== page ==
I spoke with Matt Krumholz, the Vice Chairman of Zeyez, about how the company has evolved since that last update. Krumholz joined the team late last year along with another business veteran to help advise the team about how to right the Zeyez ship and get a product moving to market.

The company has faced challenges, he said, because the task that they are undertaking is more complicated than it looks.

“There’s a reason why Google is leading the charge on Google Glass,” he said. “They have a tremendous amount of money, they have tremendous resources.”

According to Krumholz, the advisory team has also been responsible for investing their money in the company to help keep it moving forward.

“We actively invested in the company, which is a good thing for the people that invested in Kickstarter, because now you’ve got people that are involved, that are actually investing their own money,” he said.

That infusion of cash has allowed Zeyez to save what remains of the Kickstarter money. In addition, Krumholz stressed that he has not made any money off the company yet, and has made sure the money paid by people who pre-ordered outside the Kickstarter has been either refunded or frozen.

In addition, the company has undergone a reorganization, and while Krumholz didn’t name names, not all of the founding team remains with the company.

“Regarding the founders, some of them that were capable have stayed on, and some of them that were not have left,” he said.

Zeyez has partnered with New York-based eyewear design firm Illesteva to work on the Zeyez frames, and is working with a microchip manufacturer in Silicon Valley to produce the electronics package inside the glasses.

That work has led to a prototype that Krumholz said will provide a good jumping-off point for the future of the glasses.

“Where we’ve been over the past few months is we’ve been working through the mechanicals and the electricals so that we could have a good reference design, something that I would call on par with the GoPro,” he said.

The prototype is currently able to stream video, and Krumholz says Zeyez is working on other functionality for it as well.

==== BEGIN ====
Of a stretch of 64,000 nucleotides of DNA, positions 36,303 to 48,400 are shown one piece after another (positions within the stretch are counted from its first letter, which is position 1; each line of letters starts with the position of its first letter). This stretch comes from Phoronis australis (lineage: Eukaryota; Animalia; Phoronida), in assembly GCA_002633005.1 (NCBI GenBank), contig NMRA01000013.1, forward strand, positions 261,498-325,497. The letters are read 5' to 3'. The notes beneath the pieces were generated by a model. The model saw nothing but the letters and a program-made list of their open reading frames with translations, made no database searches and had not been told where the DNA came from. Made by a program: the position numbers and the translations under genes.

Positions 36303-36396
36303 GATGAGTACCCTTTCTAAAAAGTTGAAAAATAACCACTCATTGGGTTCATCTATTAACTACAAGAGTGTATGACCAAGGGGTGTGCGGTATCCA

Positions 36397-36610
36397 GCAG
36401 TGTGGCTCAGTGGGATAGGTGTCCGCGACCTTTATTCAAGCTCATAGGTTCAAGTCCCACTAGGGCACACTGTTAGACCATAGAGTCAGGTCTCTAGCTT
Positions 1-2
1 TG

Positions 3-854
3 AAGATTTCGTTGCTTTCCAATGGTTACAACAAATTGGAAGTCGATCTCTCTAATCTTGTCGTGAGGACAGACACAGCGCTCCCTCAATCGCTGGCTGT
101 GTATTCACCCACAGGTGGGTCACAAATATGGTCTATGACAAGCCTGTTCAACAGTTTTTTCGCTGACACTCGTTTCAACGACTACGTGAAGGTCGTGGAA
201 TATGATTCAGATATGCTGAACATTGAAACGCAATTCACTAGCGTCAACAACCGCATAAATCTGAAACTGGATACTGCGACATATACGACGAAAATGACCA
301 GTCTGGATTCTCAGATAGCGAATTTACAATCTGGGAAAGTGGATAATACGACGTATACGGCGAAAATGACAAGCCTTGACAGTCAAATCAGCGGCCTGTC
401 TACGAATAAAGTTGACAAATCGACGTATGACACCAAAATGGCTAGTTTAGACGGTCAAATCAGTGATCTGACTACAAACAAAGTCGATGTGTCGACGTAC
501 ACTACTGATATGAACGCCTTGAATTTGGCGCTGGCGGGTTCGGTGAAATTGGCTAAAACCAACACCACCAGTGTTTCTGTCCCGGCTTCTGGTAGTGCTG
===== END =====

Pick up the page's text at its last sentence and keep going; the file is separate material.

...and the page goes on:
“We’re working on perfecting the photograph and the audio on it. We’re also working on the ability for visual stabilization and eye correction (the ability to keep the camera’s view steady even if the user looks down).”

imageWhile Krumholz wasn’t willing to provide GeekWire with photos of the prototype, he did send a rendering (pictured here) of what the finished product is currently slated to look like.

With regards to the horde of angry backers, Krumholz said that it’s in the company’s interest to deliver a good product to the people who got the project off the ground.

“I want these people to be advocates for the product, not unhappy people that got burned by something,” Krumholz said.

What’s Next

Their next move is to take the prototype on the road with an investor deck and try to drum up support and funding for the specs. According to Krumholz, the company is seeking funding to finalize the prototype and bring the glasses to market.

Whether or not the revitalized Zeyez team will be able to deliver remains to be seen. But Krumholz thinks that backers have reason to be optimistic. He says that the expertise of the people now working on Zeyez has made the success of the project more possible.

“The chances of getting the glasses are a lot greater than they were when (backers) put their money up on Kickstarter,” he said.

Their end goal, Krumholz said, is to produce a great product that people feel good about.

“We want all these people from Kickstarter to love our product, and embrace it, and be super-happy that they were smart enough to get in at the ground floor of it, to get the first, you know? So that’s what we’re going to look towards and I think we owe that to the people out there,” he said.

Whether or not that will happen remains to be seen, but it would seem as though the Zeyez team is pressing forward.